‹ Analysis & Projections

Annual Energy Outlook 2014

Release Dates: April 7 - 30, 2014   |  Next Early Release Date: December 2014   |  See schedule

Market Trends — International

Range of oil price cases represents uncertainty in world oil prices

figure data

In AEO2013, the Brent crude oil price is tracked as the main benchmark for world oil prices. The West Texas Intermediate (WTI) crude oil price has recently been discounted relative to other world benchmark crude prices. The recent growth in U.S. mid-continental oil production has exceeded the capacity of the oil transportation infrastructure out of Cushing, Oklahoma, the market center for WTI prices. The U.S. Energy Information Administration (EIA) expects the WTI price to approach levels near the Brent price as new oil pipeline capacity is added and begins operation.

Future oil prices are uncertain. EIA develops three oil price cases—Reference, High, and Low—to examine how alternative price paths could affect future energy markets (Figure 49). The AEO2013 price cases were developed by changing assumptions about four key factors: (1) the economics of petroleum liquids supply from countries outside the Organization of the Petroleum Exporting Countries (non-OPEC), (2) OPEC investment and production decisions, (3) the economics of other nonpetroleum liquids supply, and (4) world demand for petroleum and other liquids.

Relative to the Reference case, the Low Oil Price case assumes lower levels of world economic growth and liquid fuels demand, as well as more abundant and less costly non-OPEC liquid fuels supply. In the Low Oil Price case, OPEC supplies 49 percent of the world’s liquid fuels in 2040, compared with 43 percent in the Reference case. The High Oil Price case assumes higher levels of world economic growth and liquid fuels demand, along with less abundant and more costly non-OPEC liquid fuels supply. In the High Oil Price case, OPEC supplies 40 percent of the world’s liquid fuels in 2040.

Trends in petroleum and other liquids markets are defined largely by the developing nations

figure data

In the AEO2013 Reference, High Oil Price, and Low Oil Price cases, total world consumption of petroleum and other liquids in 2040 ranges from 111 to 118 million barrels per day (Figure 50). The alternative oil price cases reflect shifts in both supply and demand. Although demand at the margin in the Organization for Economic Cooperation and Development (OECD) countries is influenced primarily by price, demand in non-OECD regions, where future growth in world demand is concentrated, is driven primarily by rates of economic growth that are particularly uncertain. The AEO2013 Low Oil Price case reflects a scenario where slightly weaker economic growth limits non-OECD oil demand growth.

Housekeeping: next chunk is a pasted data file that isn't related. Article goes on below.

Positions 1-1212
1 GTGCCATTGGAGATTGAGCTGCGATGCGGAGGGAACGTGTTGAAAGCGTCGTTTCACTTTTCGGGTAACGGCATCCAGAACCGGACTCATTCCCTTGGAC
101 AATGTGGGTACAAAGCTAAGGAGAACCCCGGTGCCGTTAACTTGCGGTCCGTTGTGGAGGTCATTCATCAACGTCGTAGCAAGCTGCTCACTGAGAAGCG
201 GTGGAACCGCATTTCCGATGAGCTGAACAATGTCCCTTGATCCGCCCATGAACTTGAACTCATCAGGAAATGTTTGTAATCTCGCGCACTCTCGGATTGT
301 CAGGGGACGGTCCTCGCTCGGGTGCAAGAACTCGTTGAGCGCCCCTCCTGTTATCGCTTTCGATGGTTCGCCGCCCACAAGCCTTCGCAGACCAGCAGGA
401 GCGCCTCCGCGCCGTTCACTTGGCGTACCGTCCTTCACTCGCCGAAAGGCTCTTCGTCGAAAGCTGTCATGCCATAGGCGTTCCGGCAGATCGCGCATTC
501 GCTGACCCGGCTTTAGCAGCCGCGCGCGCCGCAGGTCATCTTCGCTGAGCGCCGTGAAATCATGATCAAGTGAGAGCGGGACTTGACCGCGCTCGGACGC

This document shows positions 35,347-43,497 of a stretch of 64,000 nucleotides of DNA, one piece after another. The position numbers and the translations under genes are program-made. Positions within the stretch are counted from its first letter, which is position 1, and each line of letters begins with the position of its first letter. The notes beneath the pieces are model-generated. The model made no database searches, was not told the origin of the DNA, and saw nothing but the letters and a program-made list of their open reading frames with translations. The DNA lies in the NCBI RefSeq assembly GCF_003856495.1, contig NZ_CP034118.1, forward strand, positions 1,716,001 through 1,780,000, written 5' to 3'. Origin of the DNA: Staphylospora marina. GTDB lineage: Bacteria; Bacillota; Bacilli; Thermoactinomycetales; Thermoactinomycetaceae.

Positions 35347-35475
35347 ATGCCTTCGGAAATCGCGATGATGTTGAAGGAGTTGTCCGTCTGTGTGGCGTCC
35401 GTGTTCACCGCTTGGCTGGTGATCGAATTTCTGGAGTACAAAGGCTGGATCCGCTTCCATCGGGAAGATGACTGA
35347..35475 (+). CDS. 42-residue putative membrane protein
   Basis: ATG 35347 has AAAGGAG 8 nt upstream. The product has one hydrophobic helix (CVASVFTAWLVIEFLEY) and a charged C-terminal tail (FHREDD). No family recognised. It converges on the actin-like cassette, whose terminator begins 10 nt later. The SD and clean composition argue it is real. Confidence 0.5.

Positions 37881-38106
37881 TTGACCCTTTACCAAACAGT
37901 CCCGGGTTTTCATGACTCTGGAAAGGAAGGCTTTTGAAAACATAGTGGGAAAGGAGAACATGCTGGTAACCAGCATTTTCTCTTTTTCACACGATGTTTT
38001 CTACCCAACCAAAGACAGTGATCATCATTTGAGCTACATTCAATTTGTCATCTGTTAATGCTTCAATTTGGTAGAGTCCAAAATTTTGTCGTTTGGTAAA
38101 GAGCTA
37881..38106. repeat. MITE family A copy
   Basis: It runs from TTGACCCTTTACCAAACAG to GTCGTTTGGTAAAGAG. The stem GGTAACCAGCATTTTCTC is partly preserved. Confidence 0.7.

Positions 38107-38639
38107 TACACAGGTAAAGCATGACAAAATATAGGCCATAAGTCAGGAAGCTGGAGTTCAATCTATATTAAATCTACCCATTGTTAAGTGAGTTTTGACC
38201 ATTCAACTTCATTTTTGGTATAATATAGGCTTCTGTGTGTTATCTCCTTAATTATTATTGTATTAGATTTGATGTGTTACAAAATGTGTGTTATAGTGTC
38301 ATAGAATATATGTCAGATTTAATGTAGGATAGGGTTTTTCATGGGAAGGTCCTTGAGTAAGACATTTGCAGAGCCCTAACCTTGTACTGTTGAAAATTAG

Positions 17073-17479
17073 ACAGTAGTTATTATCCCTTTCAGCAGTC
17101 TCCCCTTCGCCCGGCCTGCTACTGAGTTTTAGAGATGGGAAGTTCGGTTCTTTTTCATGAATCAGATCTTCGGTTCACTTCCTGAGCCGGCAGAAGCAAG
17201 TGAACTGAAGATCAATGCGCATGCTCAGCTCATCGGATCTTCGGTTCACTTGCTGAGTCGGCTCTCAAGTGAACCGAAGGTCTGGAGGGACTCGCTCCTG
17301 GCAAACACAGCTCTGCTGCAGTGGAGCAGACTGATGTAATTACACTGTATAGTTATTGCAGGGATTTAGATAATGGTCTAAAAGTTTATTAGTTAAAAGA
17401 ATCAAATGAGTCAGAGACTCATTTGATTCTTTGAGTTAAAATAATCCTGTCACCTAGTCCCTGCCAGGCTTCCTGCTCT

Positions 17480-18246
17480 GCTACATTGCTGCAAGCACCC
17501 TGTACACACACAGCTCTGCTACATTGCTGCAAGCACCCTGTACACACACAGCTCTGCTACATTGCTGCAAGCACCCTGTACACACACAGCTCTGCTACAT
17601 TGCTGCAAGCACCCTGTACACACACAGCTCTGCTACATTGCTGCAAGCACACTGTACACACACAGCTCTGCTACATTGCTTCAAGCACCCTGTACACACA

OECD petroleum and other liquids use grows in the Reference case to 47 million barrels per day in 2040, while non-OECD use grows to 65 million barrels per day. In the Low Oil Price case, OECD petroleum and other liquids use in 2040 is higher than in the Reference case, at 52 million barrels per day, but demand in the slow-growing non-OECD economies rises to only 59 million barrels per day. In the High Oil Price case, OECD consumption grows to 45 million barrels per day in 2040, and fast-growing non-OECD use—driven by higher GDP growth—increases to 73 million barrels per day in 2040.

The supply response also varies across the price cases. In the Low Oil Price case, OPEC's ability to manage its market share is weakened. Low prices have a negative impact on non-OPEC petroleum supply in comparison with the Reference case. In the High Oil Price case, OPEC restricts production, non-OPEC petroleum resources become more economical, and high oil prices make other liquids more economically attractive.

Production of liquid fuels from biomass, coal, and natural gas increases

figure data

In 2011, world production of liquid fuels from biomass, coal, and natural gas totaled 2.1 million barrels per day, or about 2 percent of the energy supplied by all liquid fuels. In the AEO2013 Reference case, production from the three sources grows to 5.7 million barrels per day in 2040 (Figure 51), or about 4 percent of the energy supplied by all liquid fuels.

In the Low Oil Price case, production of liquid fuels from these sources grows to 6.7 million barrels per day in 2040, as technology development is faster than projected in the Reference case, making the liquids easier to produce at lower cost, and demand for ethanol for use in existing blend ratios is higher. In the High Oil Price case, production grows to 9.1 million barrels per day in 2040, as higher prices stimulate greater investment in advanced liquid fuels technologies.

Across the three oil price cases, the largest contributions to production of advanced liquid fuels come from U.S. and Brazilian biofuels. In the Reference case, biofuel production totals 4.0 million barrels per day in 2040, and production of gas-to-liquids (GTL) and coal-to-liquids (CTL) fuels accounts for 1.7 million barrels per day of additional production in 2040. Biofuels production in 2040 totals 5.5 million barrels per day in the Low Oil Price case and 5.9 million barrels per day in the High Oil Price case. The projections for CTL and GTL production are more sensitive to world oil prices, varying from 1.2 million barrels per day in the Low Oil Price case to 3.3 million barrels per day in the High Oil Price case in 2040. In the Reference case, the U.S. share of world GTL production in 2040 is 36 percent, as recent developments in domestic shale gas supply have contributed to optimism about the long-term outlook for U.S. GTL plants.